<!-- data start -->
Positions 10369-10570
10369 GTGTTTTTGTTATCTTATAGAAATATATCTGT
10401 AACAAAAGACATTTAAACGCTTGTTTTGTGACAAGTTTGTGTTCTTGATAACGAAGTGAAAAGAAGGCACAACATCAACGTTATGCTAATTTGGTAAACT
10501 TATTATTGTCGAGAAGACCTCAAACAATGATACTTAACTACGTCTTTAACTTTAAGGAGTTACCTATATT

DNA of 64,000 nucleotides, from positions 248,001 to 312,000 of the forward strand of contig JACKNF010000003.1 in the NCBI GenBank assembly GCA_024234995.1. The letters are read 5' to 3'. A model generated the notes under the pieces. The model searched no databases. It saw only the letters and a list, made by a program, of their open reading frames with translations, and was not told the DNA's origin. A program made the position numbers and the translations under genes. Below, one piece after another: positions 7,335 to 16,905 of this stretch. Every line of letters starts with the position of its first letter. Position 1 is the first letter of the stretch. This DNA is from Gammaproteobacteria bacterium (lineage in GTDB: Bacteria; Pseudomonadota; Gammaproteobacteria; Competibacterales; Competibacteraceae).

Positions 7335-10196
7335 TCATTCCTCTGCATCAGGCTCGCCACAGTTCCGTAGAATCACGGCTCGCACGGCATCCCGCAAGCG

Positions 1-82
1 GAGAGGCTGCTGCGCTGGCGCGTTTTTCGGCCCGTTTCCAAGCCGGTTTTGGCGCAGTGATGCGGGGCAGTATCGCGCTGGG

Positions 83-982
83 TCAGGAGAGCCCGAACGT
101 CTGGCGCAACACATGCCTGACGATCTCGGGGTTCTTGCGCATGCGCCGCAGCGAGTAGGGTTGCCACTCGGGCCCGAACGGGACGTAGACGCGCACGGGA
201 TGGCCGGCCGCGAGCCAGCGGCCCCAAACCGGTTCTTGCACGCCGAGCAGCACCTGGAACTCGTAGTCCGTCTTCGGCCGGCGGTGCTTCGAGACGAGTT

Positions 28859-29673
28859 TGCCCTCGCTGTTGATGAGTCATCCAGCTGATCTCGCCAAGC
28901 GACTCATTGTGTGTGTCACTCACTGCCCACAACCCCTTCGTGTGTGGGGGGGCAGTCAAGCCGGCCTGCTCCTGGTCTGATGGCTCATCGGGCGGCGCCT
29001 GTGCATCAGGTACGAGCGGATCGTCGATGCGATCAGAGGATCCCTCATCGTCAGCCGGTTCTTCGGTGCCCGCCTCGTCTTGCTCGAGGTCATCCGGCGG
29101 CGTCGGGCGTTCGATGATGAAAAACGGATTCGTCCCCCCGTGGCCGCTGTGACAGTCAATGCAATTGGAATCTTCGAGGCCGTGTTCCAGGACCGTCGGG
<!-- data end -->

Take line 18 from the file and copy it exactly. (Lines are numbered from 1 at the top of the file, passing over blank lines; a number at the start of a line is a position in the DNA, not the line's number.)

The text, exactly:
29101 CGTCGGGCGTTCGATGATGAAAAACGGATTCGTCCCCCCGTGGCCGCTGTGACAGTCAATGCAATTGGAATCTTCGAGGCCGTGTTCCAGGACCGTCGGG